Gordon Brown: The devalued PM of a devalued Government

Discussion in 'Politics' started by eddyabs, Mar 27, 2009.

  1. eddyabs

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    Great speech directed at Gormless Clown...sorry, I mean Gordon Brown (!)....by Daniel Hannan Conservative MEP for South East England. Anyone confused as to the how dire the state of the UK's economy currently is, Mr Hannan tells it like it is.

    Daniel Hannan speech.
     
  2. lucky8

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    Interesting how the pound is currently one of the (if not THE) strongest currencies...
     
  3. alpinepaul

    alpinepaul New Member

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    the pound is strong compared to what?
     
  4. D_Ted Riding Hooded

    D_Ted Riding Hooded New Member

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    Half a kilo?? Oh wrong pound...:rolleyes:
     
  5. jason_els

    jason_els <img border="0" src="/images/badges/gold_member.gi

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    So tell us, is there a chance the government will fall or are the conservatives happy to let the liberals take the heat? Brown reminds me of John Major, as they're both phantoms of the people they followed. How long can Brown hang on?
     
  6. dong20

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    Yes ... sort of and it was indeed an excellent speech cum rant, and one well delivered. IMO, one or two rather questionable 'factoids' in there, but as a collection of soundbites cleverly strung together, and on point - top notch.

    That said, I think Daniel Hannan is a quasi poster boy for UKIP (along with Redwood despite his public stance), certainly Hannan has been guarded in his comments regarding UKIP though hardly harsh in criticism - to me it seems quite clear where [many of] his sentiments are rooted.

    Nothing wrong with that of course, in that he's entitled to his views, never mind that unofficially UKIP is little more than the BNP's 'Sinn Fein'. They may be a 'bunch of nutters and fruitcakes' but these are interesting times, hopefully not that interesting.

    I don't think so, no. As for Gordon Brown, well it's a curious thing, the very instability of his [read Labour] position may be his salvation, at least for now.

    If a serious challenge were to be made, I'd have to believe Brown would be shown the door. The irony is that were that to happen an almost immediate election would have to be called, I really can't see any way around that. Were that to happen in the current climate, Labour would be soundly evicted. The irony being that right now, Labour's weakness is it's only strength.

    However, short of an economic miracle, I can't see many circumstances under which he would lead the Labour party into the next election. This crisis is Brown's Iraq.

    In terms of the next Government; what worries me is less about who would win that there would be a knee jerk response with the parties reverting aggressively to type;

    Labour by seeking closer EU union, increasing taxation and public spending while failing to prevent incipient rising inflation thus forcing interest rates back up. The signs are there; a zero or negative RPI opposing a rising CPI. The alarmists might suggest Labour would even try to railroad Euro adoption. Regardless of any [arguable] potential merits in such a plan it would be political suicide and I'd be amazed if Labour were that stupid.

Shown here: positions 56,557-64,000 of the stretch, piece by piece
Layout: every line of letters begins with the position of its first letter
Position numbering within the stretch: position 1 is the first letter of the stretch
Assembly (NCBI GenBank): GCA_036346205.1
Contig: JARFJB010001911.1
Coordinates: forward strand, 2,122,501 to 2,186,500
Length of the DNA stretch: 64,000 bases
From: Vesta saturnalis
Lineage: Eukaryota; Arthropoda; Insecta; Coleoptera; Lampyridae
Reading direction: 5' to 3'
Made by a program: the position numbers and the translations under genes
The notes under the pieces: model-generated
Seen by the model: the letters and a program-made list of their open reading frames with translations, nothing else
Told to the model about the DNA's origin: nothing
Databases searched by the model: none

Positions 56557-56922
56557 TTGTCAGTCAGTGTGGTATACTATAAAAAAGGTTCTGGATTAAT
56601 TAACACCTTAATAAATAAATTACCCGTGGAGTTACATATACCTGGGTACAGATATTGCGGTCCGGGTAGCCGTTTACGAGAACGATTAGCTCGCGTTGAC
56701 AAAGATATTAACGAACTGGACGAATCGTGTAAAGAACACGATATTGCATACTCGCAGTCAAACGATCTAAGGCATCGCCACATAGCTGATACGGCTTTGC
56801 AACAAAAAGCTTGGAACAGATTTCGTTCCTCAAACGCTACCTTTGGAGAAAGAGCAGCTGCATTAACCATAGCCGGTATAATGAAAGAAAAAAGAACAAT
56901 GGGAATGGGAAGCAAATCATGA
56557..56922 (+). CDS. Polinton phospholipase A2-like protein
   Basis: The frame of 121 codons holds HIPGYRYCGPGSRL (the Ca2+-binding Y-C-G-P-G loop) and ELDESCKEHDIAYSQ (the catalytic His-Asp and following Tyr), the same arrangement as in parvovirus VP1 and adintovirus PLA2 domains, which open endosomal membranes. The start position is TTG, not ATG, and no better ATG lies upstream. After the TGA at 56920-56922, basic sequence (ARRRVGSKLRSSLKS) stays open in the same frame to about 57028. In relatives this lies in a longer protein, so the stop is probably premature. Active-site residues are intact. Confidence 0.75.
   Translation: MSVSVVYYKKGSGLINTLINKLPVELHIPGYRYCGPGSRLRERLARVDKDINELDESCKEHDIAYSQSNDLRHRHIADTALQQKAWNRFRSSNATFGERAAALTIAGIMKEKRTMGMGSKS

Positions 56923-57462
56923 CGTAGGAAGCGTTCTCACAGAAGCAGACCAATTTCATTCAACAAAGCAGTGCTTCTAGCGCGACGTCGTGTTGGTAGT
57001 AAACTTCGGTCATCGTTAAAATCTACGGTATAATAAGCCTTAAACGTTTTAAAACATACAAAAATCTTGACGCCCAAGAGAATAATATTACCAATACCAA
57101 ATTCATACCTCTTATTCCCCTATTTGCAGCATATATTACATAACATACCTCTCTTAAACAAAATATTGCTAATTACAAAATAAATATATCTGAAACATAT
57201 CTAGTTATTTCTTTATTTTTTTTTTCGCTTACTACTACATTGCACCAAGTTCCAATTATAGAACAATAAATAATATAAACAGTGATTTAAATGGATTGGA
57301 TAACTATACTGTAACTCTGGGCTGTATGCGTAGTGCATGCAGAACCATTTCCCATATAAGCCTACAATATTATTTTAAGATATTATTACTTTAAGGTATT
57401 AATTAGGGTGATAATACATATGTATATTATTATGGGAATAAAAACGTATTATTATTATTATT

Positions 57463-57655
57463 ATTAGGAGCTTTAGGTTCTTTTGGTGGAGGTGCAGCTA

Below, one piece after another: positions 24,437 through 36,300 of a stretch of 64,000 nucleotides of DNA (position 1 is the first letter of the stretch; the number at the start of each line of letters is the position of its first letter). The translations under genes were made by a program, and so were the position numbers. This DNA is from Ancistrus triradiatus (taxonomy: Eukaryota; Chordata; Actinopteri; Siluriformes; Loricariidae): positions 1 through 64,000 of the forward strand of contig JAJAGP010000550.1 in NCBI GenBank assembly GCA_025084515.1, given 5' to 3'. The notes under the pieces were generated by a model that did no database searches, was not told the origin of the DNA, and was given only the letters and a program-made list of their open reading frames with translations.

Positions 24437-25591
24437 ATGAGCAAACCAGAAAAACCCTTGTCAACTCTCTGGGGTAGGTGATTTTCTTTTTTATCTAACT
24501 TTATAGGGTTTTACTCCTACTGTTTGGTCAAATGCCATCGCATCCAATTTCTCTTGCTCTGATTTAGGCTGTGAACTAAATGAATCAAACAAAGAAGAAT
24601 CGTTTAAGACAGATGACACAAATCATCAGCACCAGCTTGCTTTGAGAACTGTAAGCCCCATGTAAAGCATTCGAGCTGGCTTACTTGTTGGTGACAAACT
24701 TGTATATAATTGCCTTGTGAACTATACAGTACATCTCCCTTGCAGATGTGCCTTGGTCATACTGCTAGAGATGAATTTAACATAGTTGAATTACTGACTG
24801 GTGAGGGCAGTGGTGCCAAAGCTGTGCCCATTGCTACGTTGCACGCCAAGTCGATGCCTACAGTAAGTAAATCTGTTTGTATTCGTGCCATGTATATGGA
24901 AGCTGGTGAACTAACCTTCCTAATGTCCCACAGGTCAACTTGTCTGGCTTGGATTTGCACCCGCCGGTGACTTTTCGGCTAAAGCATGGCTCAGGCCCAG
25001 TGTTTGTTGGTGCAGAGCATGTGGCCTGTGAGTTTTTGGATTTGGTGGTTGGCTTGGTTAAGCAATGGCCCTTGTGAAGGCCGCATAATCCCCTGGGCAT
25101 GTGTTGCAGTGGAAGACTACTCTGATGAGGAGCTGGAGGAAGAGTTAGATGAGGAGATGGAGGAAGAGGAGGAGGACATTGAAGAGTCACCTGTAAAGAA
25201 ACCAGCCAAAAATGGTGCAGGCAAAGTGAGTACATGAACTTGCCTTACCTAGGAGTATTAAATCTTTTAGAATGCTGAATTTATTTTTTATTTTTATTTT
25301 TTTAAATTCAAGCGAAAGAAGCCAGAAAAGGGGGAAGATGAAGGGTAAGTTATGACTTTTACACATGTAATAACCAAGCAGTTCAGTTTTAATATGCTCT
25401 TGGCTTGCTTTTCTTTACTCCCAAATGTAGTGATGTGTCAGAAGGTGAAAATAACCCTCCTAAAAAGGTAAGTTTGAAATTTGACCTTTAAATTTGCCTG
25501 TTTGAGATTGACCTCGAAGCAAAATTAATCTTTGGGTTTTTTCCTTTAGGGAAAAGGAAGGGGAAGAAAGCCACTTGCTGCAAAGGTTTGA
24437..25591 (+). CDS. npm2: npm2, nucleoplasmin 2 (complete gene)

Conservatives may respond by deepening and embracing their anti EU rhetoric (a la Mr Hannan, Redwood et al), use Immigration and social security policies more overtly as blunt instruments to gain political leverage and adopt a robust campaign of simple scaremongering. Mr Hannan's three minutes in the sun perhaps being a foretaste.

    Scaremongering will of course be perpetrated by Labour, make no mistake. The use of Social Security and Immigration as political footballs is another shared tactic, neither party is free from such sin.

    Considering the above (which is really my distilled take on a complex gameplay) and given what's happening in the US, I can't see why anyone would express other than feigned surprise or dissapointment at Obama seeking to establish some ... space.

    Gordon must surely rue the timing of all this - In a very real sense he is being held hostage to the consequences of policies of which was a principal architect, or at least a willing accomplice. In his defence I doubt any one person could have fully averted this trainwreck, and as ever hindsight is 20:20.

    Had this crisis come even six months later, I'd wager even money Brown might have been [narrowly] elected PM back in spring 2008 had he stuck the knife into Blair over Iraq this might have helps, but all he did was procrastinate. The economic situation may be the same but the political lanscape would perhaps be a little less ... geologically unstable.

    However, today, in his few remaining quiet moments alone, sitting in No 10 pondering some last ditch means to prevent the collapse of a house of cards he helped build - among his undoubted rants about the injustice of it all - he is likely cursing Tony Blair to his grave.

    In a small way I actually feel sorry for the man, not for the politician - you understand the distinction.
     
  7. vince

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    ahh... I don't think so. In Sept. 07 the Euro/Pound rate was about 1.45 to 1. Fourteen months later it was 1.30 and now, just checking it, I see it's 1.07.

    I don't care much for Mr. Brown. But then I don't follow UK politics much these days.

    I say he needs a new tailor. His suits are awful.
     
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